How Social Media Killed Traditional News | Oliver Luckett

How Social Media Killed Traditional News | Oliver Luckett

For all of the history up until this point,our communication structures have for the most part, especially mass media systems,have been very top down and they've been controlled by a few people that had distribution control.

If you look back the church was really thefirst broadcast network.

The church built out a very defined architectureof communication that was coming from a centralized place where very few people could have theword of God come down to them and they had the ability to transcribe – this was ata point when literacy was very rare and so you had only a few people that were illiteratethat could transcribe this holy word – and then they would distribute it out to a localmarket where you had a big impressive building that had lots of iconography and lots of beautifulimages inside of it and the tallest building usually in the town and they would ring withthe steeple at 8:00 a.


and we would all congregate for mass and we would listen toone message from one incontrovertible truth, from one source.

And that's not too dissimilar from televisionarchitecture.

You have a group of people in suits in NewYork or in Los Angeles and they're deciding what's going to be on television and thenthey distribute it to those towers.

And at 7:00 p.


prime time we aggregate arounda television that's been brought into our home and we watch this one incontrovertibletruth and this signal from a top down approach.

And when the Internet started enabling peoplefirst with this underlying network architecture of TCP/IP that allowed us to transcend timeand distance, that allowed any node on the network to contribute to the system, and thenwe started seeing things like video sharing and a photo sharing that allowed us all tobecome publishers.

And then we had this kind of this layer ofsocial that is redefining everything where every single person is now a contributingnode on the network, and every person that is part of that uses emotions and memes andcontent to distributor things in a horizontal fashion.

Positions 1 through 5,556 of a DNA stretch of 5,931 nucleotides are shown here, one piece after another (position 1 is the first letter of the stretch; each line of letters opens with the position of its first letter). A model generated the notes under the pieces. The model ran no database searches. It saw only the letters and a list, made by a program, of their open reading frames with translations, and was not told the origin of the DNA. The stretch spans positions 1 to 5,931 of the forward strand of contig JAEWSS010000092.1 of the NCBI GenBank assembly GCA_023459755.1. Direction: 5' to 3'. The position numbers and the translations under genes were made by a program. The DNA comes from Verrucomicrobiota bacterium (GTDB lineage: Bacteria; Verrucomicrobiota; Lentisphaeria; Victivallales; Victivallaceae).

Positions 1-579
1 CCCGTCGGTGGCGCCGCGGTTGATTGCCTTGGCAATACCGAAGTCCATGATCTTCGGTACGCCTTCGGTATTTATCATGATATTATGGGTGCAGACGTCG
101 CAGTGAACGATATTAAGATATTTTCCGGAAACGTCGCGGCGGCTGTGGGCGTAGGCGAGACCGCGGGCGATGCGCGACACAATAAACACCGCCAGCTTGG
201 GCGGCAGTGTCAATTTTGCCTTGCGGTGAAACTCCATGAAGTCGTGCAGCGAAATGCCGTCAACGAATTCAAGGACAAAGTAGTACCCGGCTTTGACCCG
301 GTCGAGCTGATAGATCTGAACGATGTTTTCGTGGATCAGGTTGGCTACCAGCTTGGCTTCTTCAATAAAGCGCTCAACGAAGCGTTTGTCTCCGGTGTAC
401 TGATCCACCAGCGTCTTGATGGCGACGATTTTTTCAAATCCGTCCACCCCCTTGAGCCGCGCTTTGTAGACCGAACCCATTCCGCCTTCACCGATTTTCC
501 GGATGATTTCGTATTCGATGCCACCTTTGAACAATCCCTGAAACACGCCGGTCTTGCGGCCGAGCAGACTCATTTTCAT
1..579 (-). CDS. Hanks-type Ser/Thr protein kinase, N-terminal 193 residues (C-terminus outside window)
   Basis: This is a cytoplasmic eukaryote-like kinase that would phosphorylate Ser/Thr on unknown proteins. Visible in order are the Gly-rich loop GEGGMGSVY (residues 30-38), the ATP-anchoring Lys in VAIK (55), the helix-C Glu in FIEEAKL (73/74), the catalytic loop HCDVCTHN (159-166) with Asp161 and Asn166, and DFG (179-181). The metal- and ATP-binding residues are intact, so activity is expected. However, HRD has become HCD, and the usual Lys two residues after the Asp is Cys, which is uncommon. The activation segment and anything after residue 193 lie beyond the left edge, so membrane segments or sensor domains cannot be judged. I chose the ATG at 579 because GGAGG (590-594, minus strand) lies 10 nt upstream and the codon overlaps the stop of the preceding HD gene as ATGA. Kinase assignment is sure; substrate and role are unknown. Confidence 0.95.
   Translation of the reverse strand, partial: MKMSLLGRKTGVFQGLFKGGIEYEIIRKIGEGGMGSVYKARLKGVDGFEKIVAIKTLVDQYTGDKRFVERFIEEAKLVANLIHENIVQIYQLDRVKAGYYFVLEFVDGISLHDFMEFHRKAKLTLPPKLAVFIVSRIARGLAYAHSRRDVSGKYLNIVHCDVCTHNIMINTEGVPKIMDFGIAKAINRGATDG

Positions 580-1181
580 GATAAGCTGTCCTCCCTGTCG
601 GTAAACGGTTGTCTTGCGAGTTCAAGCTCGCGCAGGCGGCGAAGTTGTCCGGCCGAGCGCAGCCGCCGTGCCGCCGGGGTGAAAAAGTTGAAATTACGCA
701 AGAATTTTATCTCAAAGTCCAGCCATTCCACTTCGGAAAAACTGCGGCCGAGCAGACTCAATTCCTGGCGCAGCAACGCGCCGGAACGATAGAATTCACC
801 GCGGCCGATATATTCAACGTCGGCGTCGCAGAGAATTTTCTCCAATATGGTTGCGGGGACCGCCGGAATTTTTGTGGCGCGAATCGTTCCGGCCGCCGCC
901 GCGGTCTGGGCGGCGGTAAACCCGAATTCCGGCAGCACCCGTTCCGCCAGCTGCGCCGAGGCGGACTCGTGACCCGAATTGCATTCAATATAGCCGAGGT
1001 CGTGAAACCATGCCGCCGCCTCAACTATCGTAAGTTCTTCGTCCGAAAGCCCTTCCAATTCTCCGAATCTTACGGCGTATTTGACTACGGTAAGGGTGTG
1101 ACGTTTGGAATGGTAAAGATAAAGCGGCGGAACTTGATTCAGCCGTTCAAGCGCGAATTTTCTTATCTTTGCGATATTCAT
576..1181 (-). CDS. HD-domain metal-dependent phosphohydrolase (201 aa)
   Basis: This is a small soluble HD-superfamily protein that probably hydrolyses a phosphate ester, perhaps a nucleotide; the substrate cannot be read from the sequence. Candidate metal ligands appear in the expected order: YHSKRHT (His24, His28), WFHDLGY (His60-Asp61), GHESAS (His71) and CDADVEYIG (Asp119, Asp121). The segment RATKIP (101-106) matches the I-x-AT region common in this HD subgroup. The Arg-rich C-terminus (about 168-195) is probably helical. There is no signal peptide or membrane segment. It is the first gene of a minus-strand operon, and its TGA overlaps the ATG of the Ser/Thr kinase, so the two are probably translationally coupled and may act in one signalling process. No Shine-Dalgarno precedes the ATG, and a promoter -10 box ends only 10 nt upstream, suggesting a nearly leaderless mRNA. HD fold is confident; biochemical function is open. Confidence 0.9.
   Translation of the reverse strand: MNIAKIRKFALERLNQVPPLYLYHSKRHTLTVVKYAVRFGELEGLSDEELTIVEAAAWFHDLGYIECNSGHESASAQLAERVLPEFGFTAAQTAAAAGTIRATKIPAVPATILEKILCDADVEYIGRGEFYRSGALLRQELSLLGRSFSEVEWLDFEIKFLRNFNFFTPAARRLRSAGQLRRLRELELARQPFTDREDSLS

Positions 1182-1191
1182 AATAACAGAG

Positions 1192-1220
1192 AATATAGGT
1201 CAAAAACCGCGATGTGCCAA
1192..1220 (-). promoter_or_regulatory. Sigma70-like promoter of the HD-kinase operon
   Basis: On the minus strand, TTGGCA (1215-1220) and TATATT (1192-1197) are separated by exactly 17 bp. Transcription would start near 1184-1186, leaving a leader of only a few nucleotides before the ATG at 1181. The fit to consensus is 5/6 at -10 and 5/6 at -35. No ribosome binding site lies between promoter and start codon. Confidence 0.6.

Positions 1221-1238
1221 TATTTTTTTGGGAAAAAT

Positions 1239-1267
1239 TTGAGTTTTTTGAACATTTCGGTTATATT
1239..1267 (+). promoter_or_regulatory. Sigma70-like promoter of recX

And so what that's doing is destroying theability to discern what is authentic; what is not, what's real; what's fake, what's commercial;what's non-commercial, what's sponsored; what's non-sponsored, what's a good idea versus abad idea.

And so when we exist in this freeform societywhere every node on the network can contribute something to the network, and it has no checksand balances if you will, there is no top down authority that's editing it or decidingwhat's real or not – then suddenly it becomes every node on the network's responsibility.

We’re all having to learn a pattern of behaviorthat we're all responsible for the propagation of this content.

Because the one interesting rule is it's verydifficult to make a mass media statement in a cellular holonic structure nodal networkbecause you have to get a bunch of people to agree to share it and agreed to propagateit.

No big media company can buy their way intothe system anymore.

But at the same time if everybody is on abalanced playing field then people that are hackers or people that scam the system orpeople that kind of arbitrage the new ad features that emerge or decided to take this path,have an advantage over some of the tried-and-true institutions, you know, especially in thingslike the context of fake news that's been happening a lot.

The idea that a bunch of Macedonian teenagersthat are arbitraging ad dollars on Facebook's system can put hundreds of stories into anetwork that people believe, these fake news stories, when a New York Times or a Wall StreetJournal refuses to pay for play in a system like Facebook.

And so you have this great imbalance becausewe haven't learned yet how to – we haven't taught ourselves yet how to discern what'sreal and what's fake and how to look at sources and how to see them for what they are.

And that's also because of a lack of transparency.

We're living in these systems now that arecontrolling our ability to disseminate information and we have no transparency whatsoever whenit comes to algorithms.

Why this does content behaved this way, whyone day when I post something to 500 people does it reach and the next they only fivepeople reaches? And so until we have visibility into thatsystem and into these algorithms we're going to be at a bit of a loss and a bit of a grabbingin the dark trying to make sense of this new communication architecture.

I quote Aldous Huxley, paraphrase him basicallysays: The only part of the universe you can possibly control is yourself.

And now more than ever that kind of socialresponsibility is upon each one of us.

Because now we're in a holonic system, a cellularholonic system that we are all responsible with the propagation of the right information,positive information, negative information, fake information.

We're all responsible for it because we'reall part of a metabolic factor inside of the system.

The sharing of these memes is propelled byemotions.

So human emotions are the metabolism of thissystem.

And you can tap into human curiosity and thewhole range of emotions from anger to laughter to desire and so we're seeing that playedout in real time right now.

Source: Youtube